Hartlepool’s MP has explained why he backed a Commons vote that would have avoided a no-deal Brexit.
Mike Hill said leaving the EU without a deal would be ‘a disaster for British jobs and for the working class’ and leave the country poorer.
In Tuesday night’s debate, Mr Hill voted to support an amendment by Labour MP Yvette Cooper that would have sent Prime Minister Theresa May back to the EU and asked for an extension to the leaving period if no agreement had been reached on a deal by March 29 – the day the UK is due to leave the EU.
MPs instead voted for another amendment in the House of Commons on Tuesday evening.
The Brady amendment means that Theresa May will go back to Brussels and demand changes to the Irish backstop and ask for “alternative arrangements”.
Mike Hill voted against the Brady amendment.
Given the recent announcements by many large employers across the country, nobody is now in any doubt that a No Deal Brexit would be a disaster for British jobs and for the working class. No Deal will make us poorer and Hartlepool cannot afford that.Mike Hill
READ MORE: Hartlepool MP Mike Hill says it is time to ‘crack on with leaving the EU’ after latest votes on Brexit.
“I voted on the Prime Minister’s revised plan for Brexit,” he said.
“I still do not think that she has fully grasped the scale of the opposition to a large proportion of her proposals both in Parliament and public opinion, and from all sides of the debate.
“There are two important points that I must bear in mind in any votes on this issue. The first is that my constituents voted to leave the EU and I promised in my election in 2017 that I would honour that result.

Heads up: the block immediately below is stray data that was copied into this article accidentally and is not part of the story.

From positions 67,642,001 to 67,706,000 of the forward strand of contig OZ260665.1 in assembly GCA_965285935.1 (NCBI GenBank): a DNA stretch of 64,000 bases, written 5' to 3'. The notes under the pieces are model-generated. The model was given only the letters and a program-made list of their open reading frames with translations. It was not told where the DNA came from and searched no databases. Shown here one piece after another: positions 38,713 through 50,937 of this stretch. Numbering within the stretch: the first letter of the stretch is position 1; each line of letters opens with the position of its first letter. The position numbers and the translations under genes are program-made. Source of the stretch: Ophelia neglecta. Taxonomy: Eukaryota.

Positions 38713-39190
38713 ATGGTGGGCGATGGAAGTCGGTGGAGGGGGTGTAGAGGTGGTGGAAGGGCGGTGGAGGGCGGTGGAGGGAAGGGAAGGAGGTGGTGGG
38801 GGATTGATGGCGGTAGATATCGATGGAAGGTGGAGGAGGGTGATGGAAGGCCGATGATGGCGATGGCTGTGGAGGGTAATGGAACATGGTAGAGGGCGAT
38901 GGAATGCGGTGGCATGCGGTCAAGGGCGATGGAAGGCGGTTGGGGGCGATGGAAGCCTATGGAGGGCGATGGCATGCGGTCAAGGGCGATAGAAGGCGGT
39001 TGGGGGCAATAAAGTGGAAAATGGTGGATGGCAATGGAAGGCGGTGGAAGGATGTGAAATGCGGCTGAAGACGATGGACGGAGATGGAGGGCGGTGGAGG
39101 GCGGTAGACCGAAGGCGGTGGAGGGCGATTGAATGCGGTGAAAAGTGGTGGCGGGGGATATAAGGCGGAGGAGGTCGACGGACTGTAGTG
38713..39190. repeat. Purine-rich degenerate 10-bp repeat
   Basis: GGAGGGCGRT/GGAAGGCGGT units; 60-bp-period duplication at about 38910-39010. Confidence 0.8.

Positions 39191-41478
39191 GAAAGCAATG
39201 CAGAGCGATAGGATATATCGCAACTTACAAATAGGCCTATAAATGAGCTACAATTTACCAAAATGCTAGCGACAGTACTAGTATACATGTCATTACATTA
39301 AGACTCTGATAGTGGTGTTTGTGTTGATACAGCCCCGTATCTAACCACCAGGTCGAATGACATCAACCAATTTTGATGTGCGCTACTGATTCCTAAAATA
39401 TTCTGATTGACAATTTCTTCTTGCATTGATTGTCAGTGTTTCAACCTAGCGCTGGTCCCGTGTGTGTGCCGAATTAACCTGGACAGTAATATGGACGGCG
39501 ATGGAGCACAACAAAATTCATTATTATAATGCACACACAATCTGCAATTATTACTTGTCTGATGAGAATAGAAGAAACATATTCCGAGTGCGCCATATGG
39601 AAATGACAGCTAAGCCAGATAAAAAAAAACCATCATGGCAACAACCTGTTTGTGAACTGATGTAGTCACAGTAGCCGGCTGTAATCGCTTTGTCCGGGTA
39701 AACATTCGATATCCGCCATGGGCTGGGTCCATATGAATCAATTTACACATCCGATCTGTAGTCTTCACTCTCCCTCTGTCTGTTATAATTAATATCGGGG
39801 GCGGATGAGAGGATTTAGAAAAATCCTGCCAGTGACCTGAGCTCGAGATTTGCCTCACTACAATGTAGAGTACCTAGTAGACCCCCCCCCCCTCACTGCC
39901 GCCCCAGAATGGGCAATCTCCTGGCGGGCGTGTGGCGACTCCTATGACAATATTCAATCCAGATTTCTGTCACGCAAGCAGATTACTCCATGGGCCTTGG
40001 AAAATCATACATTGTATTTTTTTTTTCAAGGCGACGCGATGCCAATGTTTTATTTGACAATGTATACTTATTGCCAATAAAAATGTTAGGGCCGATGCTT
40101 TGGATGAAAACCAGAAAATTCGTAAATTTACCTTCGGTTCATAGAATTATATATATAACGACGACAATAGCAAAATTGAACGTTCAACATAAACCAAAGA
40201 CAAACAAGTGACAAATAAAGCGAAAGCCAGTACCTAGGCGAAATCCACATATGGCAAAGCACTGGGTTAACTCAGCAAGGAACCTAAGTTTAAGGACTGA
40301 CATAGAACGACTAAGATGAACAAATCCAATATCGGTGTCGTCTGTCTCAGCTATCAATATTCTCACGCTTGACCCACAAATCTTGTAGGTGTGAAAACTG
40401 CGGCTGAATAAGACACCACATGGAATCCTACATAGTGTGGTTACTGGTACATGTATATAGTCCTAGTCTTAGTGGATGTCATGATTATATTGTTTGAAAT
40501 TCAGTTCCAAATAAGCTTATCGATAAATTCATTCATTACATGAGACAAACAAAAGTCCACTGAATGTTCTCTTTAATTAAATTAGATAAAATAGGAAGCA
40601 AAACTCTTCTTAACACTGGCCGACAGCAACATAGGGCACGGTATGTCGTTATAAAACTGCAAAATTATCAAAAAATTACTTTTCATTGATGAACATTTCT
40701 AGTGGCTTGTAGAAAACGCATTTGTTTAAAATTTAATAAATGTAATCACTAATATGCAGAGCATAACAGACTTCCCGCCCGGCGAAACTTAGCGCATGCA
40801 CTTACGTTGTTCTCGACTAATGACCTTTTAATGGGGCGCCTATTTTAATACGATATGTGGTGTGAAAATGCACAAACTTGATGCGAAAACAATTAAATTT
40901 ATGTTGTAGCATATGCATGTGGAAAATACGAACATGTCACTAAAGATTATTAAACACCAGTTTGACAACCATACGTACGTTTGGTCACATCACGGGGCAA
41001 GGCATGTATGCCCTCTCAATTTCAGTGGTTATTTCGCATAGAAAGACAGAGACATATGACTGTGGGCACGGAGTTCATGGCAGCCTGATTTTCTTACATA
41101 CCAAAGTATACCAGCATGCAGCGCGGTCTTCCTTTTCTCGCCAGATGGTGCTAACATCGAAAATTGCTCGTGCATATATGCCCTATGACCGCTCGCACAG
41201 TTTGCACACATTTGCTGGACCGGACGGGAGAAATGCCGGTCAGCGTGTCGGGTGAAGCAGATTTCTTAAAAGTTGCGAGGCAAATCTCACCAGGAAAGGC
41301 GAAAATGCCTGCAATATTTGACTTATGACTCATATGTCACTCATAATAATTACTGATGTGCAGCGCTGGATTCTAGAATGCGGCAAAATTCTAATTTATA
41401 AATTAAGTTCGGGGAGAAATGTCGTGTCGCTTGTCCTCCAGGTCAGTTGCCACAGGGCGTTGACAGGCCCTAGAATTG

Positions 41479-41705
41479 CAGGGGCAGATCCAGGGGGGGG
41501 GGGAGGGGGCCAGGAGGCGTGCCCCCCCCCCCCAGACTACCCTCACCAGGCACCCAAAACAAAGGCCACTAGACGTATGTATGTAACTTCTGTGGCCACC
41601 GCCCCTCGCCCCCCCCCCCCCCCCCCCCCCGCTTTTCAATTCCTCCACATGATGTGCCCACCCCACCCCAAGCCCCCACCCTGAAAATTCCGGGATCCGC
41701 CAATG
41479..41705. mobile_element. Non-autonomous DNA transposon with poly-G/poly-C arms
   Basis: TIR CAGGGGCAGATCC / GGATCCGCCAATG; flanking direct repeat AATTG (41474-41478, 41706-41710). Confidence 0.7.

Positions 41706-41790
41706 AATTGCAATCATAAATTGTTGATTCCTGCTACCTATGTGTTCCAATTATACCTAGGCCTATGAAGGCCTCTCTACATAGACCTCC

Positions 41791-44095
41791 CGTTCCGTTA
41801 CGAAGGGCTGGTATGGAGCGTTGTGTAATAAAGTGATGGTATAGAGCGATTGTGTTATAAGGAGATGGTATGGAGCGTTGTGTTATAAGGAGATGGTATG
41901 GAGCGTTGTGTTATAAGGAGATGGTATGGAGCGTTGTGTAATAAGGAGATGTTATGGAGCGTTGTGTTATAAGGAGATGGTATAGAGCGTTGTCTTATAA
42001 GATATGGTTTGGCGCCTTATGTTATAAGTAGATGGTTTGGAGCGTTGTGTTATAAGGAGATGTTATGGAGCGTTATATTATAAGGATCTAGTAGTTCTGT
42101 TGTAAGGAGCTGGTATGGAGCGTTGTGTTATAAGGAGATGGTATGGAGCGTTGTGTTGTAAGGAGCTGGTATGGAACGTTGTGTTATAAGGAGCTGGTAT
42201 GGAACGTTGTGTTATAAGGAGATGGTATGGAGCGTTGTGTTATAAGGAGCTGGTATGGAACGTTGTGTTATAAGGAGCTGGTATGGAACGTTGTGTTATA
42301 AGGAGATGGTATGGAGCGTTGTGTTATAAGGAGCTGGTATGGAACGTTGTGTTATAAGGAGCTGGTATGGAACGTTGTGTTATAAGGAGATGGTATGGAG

“The second is that Hartlepool does not need a second referendum to make up its mind on Brexit and, although I have no issue with the option being debated by other MPs, I could never support holding another referendum on this question when my constituents voted so overwhelmingly to leave.
“I voted in favour of numerous amendments which unfortunately did not pass. In a time when passions and often tempers are running high, I voted to ensure that we have a well-informed, rational and reasonable discussion of every possibility.
“My voting decisions were based on four key points; avoiding a No Deal Brexit, protecting our 400-year-old principle of Parliamentary sovereignty which is the foundation of our constitution, ending the free movement of people to and from the United Kingdom, and abiding by the result of the referendum.
“I supported Yvette Cooper’s amendment that allows an extension of the negotiation period if no deal is reached by the 29th of March. This would have given us time to breathe, time to think and time to negotiate a deal that benefits working people.
“I was convinced by the cross-party agreement to limit the time of the extension to weeks rather than months and was disappointed in its failure.”
It comes after a Hartlepool Mail poll saw 3,741 votes cast and found that 55% of the readers who responded were in favour leaving the EU even if a deal cannot be reached.
Mr Hill added: “Passions and even tempers are running high across the country over Brexit. I would like to see this debate become less about personalities and more about achieving the best outcome possible in the negotiations.
“Given the recent announcements by many large employers across the country, nobody is now in any doubt that a No Deal Brexit would be a disaster for British jobs and for the working class. No Deal will make us poorer and Hartlepool cannot afford that.
“No specific type of Brexit was specified in the referendum, No Deal or otherwise, and we must make the best of the situation that we can in a way that ensures everyone can benefit.
“I also welcome the Prime Minister’s announcement that she will reopen negotiations with the EU after two months of her stating that it would be impossible for her to do so.
“In light of the defeats for Parliamentary Sovereignty tonight, I will be lobbying harder than ever to ensure that the rights of working people, pensioners and vulnerable people are at the forefront of these new discussions.”